Published every weekday, the Switchboard is your morning helping of hand-picked stories from the Switch team.
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How Anonymous got it right and wrong in Ferguson. Anonymous has claimed twice -- incorrectly -- to have uncovered the name of a police officer who fatally shot Ferguson, Mo., teenager Michael Brown. "But other information, like audio recordings of police dispatchers in the area, have turned out to be real -- and people on the ground still credit Anonymous with being one of the best sources of information they have access to, especially as they believe local police have not been forthcoming with details of the tragedy," reports The Switch's Andrea Peterson.
EBay payments unit in talks to accept bitcoin. "EBay Inc. has been quietly working to integrate acceptance of the virtual currency into its Braintree payments subsidiary, part of its PayPal unit, according to people familiar with the matter," reports the Wall Street Journal's Greg Bensinger. "Those people said PayPal officials have [met] in recent weeks with several companies that facilitate bitcoin transactions, including Coinbase Inc. PayPal has yet to reach any agreements, the people said."
'How Verizon lets its copper network decay to force phone customers onto fiber. "The shift from copper landlines to fiber-based voice networks is continuing apace, and no one wants it to happen faster than Verizon," reports Ars Technica's Jon Brodkin. Yet while "many customers practically beg for fiber, others — particularly those who have suffered through long power outages — want Verizon to keep maintaining the old copper lines. But Verizon continues pressuring customers to switch, and it’s getting harder to say no."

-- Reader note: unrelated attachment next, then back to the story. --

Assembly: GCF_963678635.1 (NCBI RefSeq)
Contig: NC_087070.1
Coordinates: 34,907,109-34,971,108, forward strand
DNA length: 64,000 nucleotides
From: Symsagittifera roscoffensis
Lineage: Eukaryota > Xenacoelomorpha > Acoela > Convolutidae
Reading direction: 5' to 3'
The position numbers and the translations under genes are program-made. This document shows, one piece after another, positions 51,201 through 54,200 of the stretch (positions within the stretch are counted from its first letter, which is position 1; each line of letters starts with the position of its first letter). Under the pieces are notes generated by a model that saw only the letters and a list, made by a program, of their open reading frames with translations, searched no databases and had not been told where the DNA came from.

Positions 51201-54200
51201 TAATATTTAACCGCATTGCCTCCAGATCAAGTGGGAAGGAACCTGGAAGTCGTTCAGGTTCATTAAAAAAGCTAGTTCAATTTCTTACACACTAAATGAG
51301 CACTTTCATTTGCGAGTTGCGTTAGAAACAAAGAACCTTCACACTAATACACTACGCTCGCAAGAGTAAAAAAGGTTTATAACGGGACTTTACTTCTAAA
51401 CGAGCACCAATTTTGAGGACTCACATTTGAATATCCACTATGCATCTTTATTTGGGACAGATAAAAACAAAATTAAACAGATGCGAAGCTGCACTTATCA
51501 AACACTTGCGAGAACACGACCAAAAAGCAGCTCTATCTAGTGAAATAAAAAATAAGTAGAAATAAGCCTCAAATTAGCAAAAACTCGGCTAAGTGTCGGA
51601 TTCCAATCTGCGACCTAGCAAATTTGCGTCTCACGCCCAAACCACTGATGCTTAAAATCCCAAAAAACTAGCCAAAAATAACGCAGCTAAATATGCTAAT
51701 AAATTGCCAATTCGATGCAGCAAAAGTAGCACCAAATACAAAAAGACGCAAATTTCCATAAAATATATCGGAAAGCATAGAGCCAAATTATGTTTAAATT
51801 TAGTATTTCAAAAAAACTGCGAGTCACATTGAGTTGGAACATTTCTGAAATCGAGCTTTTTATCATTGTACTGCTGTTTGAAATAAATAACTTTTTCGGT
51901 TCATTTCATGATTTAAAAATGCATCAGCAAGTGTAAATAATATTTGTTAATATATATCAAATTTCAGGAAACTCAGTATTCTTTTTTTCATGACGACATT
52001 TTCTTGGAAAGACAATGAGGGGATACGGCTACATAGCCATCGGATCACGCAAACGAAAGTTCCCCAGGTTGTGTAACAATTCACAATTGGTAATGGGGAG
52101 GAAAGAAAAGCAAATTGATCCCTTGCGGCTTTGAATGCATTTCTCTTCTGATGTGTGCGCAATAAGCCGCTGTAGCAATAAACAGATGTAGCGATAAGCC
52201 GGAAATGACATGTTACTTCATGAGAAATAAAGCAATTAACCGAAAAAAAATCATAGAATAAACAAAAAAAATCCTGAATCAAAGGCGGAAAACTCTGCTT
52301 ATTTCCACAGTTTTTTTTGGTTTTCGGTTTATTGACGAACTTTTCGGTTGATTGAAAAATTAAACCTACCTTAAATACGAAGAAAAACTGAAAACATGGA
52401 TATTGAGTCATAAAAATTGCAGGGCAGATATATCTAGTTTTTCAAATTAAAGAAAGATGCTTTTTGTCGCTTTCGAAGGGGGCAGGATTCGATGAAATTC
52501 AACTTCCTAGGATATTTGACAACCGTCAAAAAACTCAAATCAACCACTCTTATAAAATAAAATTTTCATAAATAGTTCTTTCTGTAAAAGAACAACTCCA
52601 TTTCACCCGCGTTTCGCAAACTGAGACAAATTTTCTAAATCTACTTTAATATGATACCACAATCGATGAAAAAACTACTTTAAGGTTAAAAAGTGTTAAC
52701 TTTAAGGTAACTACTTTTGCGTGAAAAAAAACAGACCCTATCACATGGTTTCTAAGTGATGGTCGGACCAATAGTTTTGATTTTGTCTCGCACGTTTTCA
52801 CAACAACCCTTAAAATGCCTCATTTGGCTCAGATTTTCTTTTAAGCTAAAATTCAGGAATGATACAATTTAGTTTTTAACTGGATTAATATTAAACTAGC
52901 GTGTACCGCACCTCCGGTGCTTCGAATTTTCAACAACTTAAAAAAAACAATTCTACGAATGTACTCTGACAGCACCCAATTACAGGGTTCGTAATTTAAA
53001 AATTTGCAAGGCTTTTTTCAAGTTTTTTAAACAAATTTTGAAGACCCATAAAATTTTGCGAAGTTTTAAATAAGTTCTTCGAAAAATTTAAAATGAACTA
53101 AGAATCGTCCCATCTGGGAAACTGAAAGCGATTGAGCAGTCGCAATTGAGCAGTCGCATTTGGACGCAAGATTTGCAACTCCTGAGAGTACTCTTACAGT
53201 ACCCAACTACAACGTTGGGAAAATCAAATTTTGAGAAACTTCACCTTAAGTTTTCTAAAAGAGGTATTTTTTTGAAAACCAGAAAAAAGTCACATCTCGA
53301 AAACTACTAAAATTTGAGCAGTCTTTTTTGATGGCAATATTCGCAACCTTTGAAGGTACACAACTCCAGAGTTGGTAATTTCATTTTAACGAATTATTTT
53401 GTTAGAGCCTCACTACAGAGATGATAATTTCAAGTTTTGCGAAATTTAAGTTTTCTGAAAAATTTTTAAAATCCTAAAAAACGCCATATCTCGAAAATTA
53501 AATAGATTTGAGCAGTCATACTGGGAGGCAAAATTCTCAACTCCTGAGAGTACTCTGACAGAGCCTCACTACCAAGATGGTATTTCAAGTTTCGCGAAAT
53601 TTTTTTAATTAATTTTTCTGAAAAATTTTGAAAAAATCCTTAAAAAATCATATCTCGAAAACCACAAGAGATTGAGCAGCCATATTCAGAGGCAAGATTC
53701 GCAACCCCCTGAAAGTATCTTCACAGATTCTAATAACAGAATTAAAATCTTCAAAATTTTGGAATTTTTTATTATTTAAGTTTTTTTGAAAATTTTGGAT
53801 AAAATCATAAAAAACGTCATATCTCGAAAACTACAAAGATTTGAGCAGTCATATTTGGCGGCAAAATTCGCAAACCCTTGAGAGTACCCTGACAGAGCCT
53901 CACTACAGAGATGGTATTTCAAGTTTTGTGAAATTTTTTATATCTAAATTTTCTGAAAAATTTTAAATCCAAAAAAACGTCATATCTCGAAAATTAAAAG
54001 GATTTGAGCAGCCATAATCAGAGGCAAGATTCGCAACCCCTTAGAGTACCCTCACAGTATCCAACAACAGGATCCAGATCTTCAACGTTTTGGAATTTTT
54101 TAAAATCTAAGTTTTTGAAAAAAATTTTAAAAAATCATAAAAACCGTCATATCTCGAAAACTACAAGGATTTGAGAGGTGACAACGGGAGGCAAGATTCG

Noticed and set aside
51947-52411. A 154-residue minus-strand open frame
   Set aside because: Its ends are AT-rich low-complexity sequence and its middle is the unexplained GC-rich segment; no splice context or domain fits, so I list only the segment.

Watchdog accuses 30 companies of violating U.S.-E.U. privacy deal. "A consumer watchdog is accusing 30 American companies of violating an international privacy agreement and urging U.S. regulators to get involved," reports The Hill's Kate Tummarello. "In a complaint to the Federal Trade Commission filed Thursday, the Center for Digital Democracy asked the agency to investigate the companies for allegedly collecting, using and sharing data about European citizens in ways that violate the Safe Harbor agreement between the U.S. and European Union."
Gimme a beat: Intel, 50 Cent pair up on heart-rate headphones. "Chipmaker Intel and SMS Audio, the consumer electronics company founded by 50 Cent, are partnering to launch a pair of heart-rate-measuring headphones," reports Re/Code's Liz Gannes. "The SMS Audio BioSport In-Ear headphones have an optical light sensor in the earbuds that, combined with other sensors, infer the wearer’s heart rate during both intense exercise sessions and regular, continuous wear." The headphones are powered by the phone's audio jack.